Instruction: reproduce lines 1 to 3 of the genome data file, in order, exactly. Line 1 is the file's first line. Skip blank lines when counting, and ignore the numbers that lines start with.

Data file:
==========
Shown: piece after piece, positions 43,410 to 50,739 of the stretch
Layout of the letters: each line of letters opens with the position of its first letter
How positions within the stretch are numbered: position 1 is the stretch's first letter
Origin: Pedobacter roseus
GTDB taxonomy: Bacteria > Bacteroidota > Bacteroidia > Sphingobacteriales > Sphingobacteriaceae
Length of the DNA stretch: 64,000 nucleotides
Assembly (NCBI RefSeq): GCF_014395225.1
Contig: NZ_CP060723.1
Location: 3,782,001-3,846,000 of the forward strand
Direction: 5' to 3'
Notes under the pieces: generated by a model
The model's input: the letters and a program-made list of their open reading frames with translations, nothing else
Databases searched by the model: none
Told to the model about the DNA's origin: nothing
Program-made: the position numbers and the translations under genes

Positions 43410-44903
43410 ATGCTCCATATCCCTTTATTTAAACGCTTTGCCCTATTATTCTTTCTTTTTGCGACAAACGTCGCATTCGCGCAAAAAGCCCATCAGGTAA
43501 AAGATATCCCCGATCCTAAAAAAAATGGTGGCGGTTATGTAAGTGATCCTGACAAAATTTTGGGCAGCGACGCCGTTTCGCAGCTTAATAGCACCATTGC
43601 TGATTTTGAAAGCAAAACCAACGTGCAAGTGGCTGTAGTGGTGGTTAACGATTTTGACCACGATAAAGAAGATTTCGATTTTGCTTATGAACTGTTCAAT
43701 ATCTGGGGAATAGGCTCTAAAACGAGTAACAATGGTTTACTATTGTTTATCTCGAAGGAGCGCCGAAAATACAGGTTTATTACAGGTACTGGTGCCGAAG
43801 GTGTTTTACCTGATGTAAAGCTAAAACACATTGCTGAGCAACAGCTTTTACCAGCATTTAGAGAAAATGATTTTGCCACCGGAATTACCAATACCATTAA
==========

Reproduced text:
Shown: piece after piece, positions 43,410 to 50,739 of the stretch
Layout of the letters: each line of letters opens with the position of its first letter
How positions within the stretch are numbered: position 1 is the stretch's first letter